Astronomers Look to Coronal Cavities to Predict Huge Solar Blasts

Astronomers Look to Coronal Cavities to Predict Huge Solar Blasts

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From time to time, the sun projects billion-ton clouds of charged particles from its scorching surface, surrounded by a solar atmosphere scientists dub corona, into space. Sometimes, these blasts hit the Earth’s magnetic field with a high potential for wrecking havoc to satellites and communications, and in extreme cases massive electrical power surges. It’s become a sort of priority, thus, for astronomers and other scientists from around the world to study and understand how these blasts form, in order to predict and minimize the damage they might cause.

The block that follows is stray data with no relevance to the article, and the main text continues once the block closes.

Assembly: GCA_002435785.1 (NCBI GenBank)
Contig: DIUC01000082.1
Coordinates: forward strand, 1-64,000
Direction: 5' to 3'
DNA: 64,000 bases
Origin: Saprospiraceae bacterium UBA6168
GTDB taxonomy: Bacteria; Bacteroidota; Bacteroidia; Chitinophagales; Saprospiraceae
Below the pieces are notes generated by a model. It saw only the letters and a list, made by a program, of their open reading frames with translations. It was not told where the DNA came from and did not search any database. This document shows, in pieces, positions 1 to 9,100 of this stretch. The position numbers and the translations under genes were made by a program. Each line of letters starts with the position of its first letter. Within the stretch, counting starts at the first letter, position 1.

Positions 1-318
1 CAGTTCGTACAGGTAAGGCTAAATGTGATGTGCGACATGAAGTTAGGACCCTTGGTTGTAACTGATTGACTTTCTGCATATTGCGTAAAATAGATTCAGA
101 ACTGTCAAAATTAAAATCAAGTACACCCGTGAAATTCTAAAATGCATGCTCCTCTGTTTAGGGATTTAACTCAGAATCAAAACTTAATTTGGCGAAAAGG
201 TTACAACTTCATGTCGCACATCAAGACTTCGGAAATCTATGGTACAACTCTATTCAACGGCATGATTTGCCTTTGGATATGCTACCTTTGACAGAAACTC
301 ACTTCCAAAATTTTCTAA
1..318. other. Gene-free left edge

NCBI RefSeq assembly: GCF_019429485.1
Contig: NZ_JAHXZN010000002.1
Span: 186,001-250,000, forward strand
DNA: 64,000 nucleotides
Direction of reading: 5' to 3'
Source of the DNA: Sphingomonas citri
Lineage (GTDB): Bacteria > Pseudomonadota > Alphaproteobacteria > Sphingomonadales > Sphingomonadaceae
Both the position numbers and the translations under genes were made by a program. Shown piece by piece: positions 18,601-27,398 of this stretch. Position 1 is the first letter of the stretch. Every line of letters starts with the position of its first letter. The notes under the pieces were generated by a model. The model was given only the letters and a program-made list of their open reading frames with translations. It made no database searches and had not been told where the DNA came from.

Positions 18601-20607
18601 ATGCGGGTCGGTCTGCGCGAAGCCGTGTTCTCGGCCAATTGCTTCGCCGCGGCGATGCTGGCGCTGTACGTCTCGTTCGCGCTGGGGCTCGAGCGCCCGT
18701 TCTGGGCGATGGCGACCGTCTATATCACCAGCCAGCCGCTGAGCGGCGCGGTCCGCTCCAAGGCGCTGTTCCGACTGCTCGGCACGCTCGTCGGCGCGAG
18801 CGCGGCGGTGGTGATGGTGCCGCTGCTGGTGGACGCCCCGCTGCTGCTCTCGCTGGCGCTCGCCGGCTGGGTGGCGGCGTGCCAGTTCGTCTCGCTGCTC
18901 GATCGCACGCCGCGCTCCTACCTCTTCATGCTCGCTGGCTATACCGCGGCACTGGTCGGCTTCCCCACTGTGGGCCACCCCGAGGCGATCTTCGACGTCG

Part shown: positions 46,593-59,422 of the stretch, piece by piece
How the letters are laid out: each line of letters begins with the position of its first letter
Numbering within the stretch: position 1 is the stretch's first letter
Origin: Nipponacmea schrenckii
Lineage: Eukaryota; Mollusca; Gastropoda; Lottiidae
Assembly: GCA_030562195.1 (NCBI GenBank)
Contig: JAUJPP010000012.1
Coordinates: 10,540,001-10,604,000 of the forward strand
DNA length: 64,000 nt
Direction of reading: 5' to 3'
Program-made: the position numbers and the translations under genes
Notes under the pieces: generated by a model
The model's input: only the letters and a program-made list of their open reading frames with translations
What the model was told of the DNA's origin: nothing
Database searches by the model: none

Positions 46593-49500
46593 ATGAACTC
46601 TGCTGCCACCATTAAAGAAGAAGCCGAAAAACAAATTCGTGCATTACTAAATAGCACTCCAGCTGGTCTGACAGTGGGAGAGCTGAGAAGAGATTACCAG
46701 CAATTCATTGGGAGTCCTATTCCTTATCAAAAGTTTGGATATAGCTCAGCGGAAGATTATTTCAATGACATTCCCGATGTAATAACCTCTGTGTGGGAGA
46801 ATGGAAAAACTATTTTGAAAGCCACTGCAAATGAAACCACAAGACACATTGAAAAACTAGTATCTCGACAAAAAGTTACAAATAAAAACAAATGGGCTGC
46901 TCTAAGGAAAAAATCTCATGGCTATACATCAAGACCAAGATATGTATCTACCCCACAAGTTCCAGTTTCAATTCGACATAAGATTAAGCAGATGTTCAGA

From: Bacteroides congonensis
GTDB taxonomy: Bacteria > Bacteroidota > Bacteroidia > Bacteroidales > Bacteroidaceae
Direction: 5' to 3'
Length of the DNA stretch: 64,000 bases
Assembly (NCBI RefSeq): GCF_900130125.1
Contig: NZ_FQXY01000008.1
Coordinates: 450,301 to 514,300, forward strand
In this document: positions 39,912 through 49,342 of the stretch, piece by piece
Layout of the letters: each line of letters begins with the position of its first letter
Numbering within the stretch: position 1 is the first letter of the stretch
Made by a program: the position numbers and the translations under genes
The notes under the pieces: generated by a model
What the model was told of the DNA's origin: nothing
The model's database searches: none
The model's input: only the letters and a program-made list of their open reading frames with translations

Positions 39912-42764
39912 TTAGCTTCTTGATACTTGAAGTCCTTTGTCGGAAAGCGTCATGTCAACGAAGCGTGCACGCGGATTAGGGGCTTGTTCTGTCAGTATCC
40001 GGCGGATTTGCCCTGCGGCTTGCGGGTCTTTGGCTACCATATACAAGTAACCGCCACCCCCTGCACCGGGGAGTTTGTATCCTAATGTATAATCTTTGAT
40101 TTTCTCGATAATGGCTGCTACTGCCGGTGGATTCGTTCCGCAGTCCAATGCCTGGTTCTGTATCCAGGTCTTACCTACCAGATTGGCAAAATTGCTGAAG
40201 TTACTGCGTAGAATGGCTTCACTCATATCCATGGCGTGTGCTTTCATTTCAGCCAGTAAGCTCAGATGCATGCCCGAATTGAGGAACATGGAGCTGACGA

So far, NASA scientists’ best bet lies on the mysterious cavities in the sun’s outer atmosphere, or corona. It’s believed these cavities serve as solar launch pads for the huge clouds of hurled plasma known as coronal mass ejections or CMEs.

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